I really didn't like the sales strategy of their sales people. High pressure combined with little specifics created a lot of headaches during the project.

First off, people who can afford to pay a premium for their basement being done aren't fools. Even so, they used the same tactic on us as they would on some gullible yokel. No offense, but the reason we can afford this stuff is because we have some financial savvy. So don't march into our houses with magazines showing that the "Average" basement costs over $50 per square foot to finish. Because that's nonsense and does more to harm your sale than anything else. Sure, if you're going to have bathrooms and kitchens and tiled areas and wet bars and such it will cost more, but the Owens Corning System doesn't take care of any of that. They just do the "walls", drop down ceiling, electrical, and a few other things. They're not going to build you a bar or tile your floor for you (unless you make a special deal with them). Just for reference, a typical basement done with dry wall with nothing too fancy done shouldn't cost much more than $20 per square foot. Our last dry wall basement cost around $17 per square foot.

The price you should try to get with the Owens Corning Basement System is somewhere between $25 and $35 per square foot. They may balk at $25 but $35 they should certainly take. I paid about $28 per square foot. $30 per square foot would be good. Anything much higher and you're paying too much. Which is why they do the high pressure tactic to get you to sign right there.  To the sales guy's horror, I made him sit there while I had my laptop doing net searches on how much other people have paid. By the way, be aware that most states do have a law that allow you to back out of contracts within 72 hours. So if they did manage to get you to commit for $55 per square foot or something you aren't up the creek.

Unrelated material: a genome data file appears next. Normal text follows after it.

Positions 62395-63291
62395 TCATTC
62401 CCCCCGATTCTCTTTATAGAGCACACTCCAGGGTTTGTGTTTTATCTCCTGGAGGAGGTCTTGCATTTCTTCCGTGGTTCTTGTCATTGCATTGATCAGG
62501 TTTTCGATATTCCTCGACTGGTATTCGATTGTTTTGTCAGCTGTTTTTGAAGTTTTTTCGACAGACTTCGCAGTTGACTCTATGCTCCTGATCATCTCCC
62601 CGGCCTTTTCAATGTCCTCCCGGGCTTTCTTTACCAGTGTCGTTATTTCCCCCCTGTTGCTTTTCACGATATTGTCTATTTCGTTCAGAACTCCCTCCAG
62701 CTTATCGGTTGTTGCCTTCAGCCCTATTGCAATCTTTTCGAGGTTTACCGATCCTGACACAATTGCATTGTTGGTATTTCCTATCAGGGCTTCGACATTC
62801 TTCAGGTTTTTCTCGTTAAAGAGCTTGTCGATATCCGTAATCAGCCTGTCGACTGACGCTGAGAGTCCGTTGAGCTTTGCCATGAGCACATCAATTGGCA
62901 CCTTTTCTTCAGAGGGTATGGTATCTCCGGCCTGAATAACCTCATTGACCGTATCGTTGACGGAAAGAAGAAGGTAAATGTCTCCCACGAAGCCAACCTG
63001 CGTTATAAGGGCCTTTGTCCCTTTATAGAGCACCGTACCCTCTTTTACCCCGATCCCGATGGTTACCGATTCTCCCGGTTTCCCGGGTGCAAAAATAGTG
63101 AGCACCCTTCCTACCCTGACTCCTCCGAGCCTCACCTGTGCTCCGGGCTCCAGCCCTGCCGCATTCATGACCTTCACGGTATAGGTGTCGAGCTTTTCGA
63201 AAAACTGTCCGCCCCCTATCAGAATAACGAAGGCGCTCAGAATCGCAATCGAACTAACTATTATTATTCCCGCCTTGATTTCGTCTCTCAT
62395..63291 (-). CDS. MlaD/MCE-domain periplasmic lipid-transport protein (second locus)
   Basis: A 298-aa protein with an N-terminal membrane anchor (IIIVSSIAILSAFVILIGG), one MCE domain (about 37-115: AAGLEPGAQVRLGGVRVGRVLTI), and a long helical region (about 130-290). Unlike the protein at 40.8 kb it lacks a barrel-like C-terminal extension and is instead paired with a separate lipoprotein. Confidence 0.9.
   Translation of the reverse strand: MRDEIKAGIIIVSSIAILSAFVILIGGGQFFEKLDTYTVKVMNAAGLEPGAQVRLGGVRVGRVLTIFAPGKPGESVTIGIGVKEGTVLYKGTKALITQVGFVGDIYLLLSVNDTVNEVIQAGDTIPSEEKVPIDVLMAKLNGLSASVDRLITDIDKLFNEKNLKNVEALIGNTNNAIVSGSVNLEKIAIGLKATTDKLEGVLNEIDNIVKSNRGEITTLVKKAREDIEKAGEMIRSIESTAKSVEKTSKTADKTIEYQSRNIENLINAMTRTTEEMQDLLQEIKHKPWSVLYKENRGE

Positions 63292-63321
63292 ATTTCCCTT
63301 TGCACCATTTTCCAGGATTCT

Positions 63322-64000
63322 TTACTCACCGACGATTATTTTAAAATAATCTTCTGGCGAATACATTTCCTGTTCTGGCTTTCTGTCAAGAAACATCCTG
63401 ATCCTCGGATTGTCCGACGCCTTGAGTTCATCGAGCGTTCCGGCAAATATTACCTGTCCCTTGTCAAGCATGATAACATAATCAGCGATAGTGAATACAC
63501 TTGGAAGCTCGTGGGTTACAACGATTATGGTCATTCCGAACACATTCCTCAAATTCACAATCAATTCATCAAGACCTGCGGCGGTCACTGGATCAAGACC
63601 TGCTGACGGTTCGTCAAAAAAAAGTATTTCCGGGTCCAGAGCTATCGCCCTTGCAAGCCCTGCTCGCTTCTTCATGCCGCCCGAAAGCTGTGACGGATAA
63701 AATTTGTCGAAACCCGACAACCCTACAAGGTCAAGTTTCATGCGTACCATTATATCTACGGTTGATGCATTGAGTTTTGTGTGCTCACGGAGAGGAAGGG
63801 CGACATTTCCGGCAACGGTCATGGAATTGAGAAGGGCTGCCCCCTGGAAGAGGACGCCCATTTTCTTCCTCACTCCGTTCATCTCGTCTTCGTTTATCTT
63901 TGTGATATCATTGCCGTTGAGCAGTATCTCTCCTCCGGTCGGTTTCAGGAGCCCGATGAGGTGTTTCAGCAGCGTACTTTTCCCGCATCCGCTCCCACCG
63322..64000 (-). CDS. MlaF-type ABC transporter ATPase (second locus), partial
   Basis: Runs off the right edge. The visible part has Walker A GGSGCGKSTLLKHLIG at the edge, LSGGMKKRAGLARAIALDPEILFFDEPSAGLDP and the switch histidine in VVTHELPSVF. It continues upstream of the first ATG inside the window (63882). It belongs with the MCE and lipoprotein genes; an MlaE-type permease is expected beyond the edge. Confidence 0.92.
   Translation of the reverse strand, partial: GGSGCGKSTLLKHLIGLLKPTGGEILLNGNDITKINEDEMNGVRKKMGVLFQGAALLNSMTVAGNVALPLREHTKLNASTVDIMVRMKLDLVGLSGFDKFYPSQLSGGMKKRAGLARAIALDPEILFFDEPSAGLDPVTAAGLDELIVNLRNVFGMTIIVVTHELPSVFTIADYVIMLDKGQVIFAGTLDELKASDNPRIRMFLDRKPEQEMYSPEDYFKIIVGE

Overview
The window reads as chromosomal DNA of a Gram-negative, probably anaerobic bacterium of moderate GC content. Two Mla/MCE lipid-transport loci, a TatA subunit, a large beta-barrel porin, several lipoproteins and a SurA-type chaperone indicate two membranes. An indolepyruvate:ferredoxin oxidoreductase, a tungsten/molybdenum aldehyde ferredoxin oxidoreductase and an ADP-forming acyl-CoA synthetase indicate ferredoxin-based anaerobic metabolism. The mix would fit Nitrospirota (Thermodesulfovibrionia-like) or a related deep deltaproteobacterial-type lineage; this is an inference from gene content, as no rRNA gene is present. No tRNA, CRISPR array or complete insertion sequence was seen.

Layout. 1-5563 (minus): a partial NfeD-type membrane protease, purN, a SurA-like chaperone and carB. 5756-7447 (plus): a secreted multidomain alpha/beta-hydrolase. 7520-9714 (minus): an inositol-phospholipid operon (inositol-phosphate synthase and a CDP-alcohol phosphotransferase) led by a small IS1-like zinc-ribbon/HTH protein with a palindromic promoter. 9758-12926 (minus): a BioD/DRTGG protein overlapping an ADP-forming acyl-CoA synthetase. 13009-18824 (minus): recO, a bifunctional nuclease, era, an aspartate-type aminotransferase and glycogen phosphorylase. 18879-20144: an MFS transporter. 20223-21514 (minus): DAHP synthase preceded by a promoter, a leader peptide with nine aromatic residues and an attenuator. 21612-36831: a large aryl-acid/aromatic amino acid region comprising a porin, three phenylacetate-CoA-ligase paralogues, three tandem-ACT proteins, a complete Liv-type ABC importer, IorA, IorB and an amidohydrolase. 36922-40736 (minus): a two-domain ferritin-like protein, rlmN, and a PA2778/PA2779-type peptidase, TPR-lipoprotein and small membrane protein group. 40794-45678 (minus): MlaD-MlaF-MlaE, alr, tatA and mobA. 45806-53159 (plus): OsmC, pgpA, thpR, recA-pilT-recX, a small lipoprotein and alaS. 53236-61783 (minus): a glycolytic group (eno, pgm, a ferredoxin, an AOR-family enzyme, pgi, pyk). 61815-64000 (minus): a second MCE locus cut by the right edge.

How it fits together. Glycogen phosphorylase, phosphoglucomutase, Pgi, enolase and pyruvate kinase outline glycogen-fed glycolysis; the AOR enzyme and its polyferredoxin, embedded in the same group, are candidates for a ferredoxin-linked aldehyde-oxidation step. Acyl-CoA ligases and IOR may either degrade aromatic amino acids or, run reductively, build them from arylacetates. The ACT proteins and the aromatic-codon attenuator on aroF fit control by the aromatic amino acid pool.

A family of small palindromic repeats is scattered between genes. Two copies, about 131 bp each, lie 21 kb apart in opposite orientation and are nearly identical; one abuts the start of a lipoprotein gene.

The second thing I didn't care for was the amount of vagueness to the agreement. Because of the high pressure sales tactics, the sales guy didn't write down a lot of our specific needs on his "agreement" (which was literally just a 1 page form he hand wrote notes on which I was pretty unhappy about). For instance, we said we wanted padded carpet so he suggested Home Depot. Which we did. But they didn't cut the doors so that they would fit on padded carpet so when we put in the carpeting, we had to take off the doors. It took us 3 weeks to get them to make good on this. They argued it wasn't their responsibility to fix the doors. Nonsense. We told them up front that we were going to get padded carpet. For us to fix would have meant bringing in another contractor. They agreed to fix it only after I made it clear that I would ensure that my experiences with the Owens Corning Basement System would show up high on google. It took the guy 30 minutes to fix it once he dropped by. So they made good but it did mar an otherwise fairly seamless experience.

So make sure that you are clear (and document) exactly what they do and what they expect you to do. The Owens Corning contractors don't tend to do as much as regular full service basement contractors. They weren't planning on putting in our phone and cable lines for example but luckily that was written into that agreement.